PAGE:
Large financial institutions deal with many types of fraud, predominantly transaction fraud. Transaction fraud occurs when a fraudster steals credentials, such as a credit card number, and charges those accounts illicitly. To protect against this type of fraud, banks must monitor every card swipe, monitor for unusual or suspicious activity, and then make an immediate decision on whether a purchase is legitimate or fraudulent.
Much like banks, ad tech providers must deal with fraud quickly. Click fraud occurs when a fraudster clicks (manually or automatically) on an advertisement with the intention of inflating click numbers. To detect and deal with click fraud in real time, advertisers need to monitor each click, detect any potentially fraudulent activity, and respond appropriately.
In both cases, the key to success is the ability to monitor, detect, make a decision, and act – all in milliseconds. While post-facto fraud detection has been utilized in the past, today’s customers expect personalized, immediate interactions, requiring firms to move their fraud detection systems from after-the-fact to real-time. This move introduces a new challenge: latency. Customers will only wait for a few seconds when making a purchase before switching to a different card. Thus, the entire purchase needs to be completed in seconds, leaving only milliseconds for fraud detection.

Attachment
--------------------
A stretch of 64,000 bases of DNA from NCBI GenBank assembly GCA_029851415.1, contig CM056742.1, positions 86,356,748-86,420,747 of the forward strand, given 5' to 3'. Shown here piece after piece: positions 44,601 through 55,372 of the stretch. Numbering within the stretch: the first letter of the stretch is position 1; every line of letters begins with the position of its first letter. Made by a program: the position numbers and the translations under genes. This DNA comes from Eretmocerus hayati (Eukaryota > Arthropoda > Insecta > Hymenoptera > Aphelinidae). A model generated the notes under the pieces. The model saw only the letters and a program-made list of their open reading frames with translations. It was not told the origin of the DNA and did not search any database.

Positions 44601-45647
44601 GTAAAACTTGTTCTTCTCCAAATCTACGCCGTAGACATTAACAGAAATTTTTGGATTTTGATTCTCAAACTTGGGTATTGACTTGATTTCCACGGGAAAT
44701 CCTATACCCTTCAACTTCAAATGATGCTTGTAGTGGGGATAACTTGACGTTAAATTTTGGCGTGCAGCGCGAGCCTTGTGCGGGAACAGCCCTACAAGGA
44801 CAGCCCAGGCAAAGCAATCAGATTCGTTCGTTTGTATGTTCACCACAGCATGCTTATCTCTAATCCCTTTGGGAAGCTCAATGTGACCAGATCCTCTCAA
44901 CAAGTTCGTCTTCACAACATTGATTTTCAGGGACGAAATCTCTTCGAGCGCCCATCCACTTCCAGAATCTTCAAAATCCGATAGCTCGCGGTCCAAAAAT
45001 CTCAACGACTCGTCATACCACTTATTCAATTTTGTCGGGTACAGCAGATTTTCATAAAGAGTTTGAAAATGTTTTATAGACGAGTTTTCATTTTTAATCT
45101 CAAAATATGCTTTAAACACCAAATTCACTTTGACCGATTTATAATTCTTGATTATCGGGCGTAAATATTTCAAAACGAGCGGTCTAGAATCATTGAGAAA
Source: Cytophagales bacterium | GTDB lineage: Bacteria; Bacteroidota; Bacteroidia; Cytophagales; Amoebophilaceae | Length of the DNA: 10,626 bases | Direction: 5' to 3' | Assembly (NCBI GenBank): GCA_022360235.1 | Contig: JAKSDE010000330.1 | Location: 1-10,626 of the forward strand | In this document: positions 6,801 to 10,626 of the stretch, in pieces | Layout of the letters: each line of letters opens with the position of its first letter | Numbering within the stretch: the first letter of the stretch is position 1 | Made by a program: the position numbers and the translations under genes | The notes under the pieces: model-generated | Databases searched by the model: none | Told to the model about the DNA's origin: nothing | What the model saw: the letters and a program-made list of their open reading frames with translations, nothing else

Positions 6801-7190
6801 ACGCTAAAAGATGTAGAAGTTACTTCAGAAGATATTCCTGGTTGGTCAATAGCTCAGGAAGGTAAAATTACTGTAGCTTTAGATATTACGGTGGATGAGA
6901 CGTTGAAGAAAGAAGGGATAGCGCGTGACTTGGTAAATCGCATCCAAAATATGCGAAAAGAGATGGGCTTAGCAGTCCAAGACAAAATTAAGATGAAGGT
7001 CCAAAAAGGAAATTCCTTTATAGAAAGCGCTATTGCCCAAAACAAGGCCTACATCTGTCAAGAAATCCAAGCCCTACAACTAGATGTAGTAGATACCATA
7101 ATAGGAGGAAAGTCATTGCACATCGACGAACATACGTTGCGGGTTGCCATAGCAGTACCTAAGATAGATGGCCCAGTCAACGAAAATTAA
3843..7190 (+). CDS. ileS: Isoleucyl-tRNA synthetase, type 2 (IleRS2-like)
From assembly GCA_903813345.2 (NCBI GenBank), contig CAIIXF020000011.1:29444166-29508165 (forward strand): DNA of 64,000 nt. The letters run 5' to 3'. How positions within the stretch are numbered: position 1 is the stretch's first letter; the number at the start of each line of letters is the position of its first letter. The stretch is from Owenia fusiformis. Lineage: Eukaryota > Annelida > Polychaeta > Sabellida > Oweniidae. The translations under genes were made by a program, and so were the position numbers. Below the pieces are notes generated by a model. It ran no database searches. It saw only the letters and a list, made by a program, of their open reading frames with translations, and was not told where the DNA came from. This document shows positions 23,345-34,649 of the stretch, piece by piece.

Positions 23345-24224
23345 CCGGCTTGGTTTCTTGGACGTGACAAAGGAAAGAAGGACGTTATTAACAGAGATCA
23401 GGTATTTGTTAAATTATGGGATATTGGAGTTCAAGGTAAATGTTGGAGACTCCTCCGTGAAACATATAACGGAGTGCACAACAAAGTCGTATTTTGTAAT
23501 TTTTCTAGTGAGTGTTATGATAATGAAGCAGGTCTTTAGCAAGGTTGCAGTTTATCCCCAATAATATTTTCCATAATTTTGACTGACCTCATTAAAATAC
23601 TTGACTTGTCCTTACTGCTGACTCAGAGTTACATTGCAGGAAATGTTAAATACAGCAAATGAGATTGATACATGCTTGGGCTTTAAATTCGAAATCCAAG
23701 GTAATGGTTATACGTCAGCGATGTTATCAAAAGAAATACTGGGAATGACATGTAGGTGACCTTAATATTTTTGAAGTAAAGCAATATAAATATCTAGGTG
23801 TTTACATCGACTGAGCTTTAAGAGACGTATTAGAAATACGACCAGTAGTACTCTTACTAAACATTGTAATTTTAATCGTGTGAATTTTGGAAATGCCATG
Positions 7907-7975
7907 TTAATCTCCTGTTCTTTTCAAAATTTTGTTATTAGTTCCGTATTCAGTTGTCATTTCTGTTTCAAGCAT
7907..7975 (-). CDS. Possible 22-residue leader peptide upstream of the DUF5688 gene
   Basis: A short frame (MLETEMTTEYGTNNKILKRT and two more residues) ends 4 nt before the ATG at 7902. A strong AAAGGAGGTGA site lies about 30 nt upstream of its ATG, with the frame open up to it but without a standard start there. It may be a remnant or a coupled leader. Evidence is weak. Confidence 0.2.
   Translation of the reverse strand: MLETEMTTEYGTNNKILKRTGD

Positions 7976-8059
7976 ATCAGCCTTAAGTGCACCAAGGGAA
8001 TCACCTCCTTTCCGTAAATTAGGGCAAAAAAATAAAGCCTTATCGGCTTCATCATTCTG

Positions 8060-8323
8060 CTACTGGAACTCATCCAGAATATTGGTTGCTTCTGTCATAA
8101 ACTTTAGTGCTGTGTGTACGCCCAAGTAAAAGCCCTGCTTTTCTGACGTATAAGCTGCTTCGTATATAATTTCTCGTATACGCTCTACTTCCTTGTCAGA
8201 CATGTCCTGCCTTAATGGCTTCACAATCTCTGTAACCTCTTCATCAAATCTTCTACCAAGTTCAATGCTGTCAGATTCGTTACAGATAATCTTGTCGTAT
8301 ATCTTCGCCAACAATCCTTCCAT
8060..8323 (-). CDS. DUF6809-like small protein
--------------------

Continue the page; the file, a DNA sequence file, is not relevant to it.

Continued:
For ad tech providers, new fraud bot networks are successfully imitating both web publishers and users. The fraudsters can spoof popular video content on which publishers sell ad space. Then, bots simulate a human interacting with the video with mouse movements and fake social media information. Detecting and stopping this type of fraud requires a fast system capable of ingesting large flows of both legitimate and fraudulent traffic, and deciding which traffic falls under each category – before authorizing ad spend.
While a third-party anti-fraud solution may seem appealing, outsourcing fraud detection creates a big vulnerability. To be successful, any solution needs to be fast, accurate, and flexible enough to keep up with modern fraud attacks.
To meet the needs of modern fraud detection, companies such as VoltDB are offering solutions that can ingest, analyze, and detect fraud hundreds to thousands of times a second. Using stored procedures to manage the analytic logic, paired with state held in VoltDB, companies increase their ability to detect fraudulent cards and clicks on the first instance. As blacklists and rules change, these are uploaded into VoltDB, where new rules and stored procedures immediately affect processing decisions.
To learn more about how companies such as VoltDB are changing how fraud is detected and handled, join us in our webinar on Tuesday, June 13, 2017 at 11:00AM EDT. Our featured speaker, from a leading independent research firm, will discuss how fraud is affecting the financial services and ad tech industries, and how leading financial services and ad tech organizations are fighting back.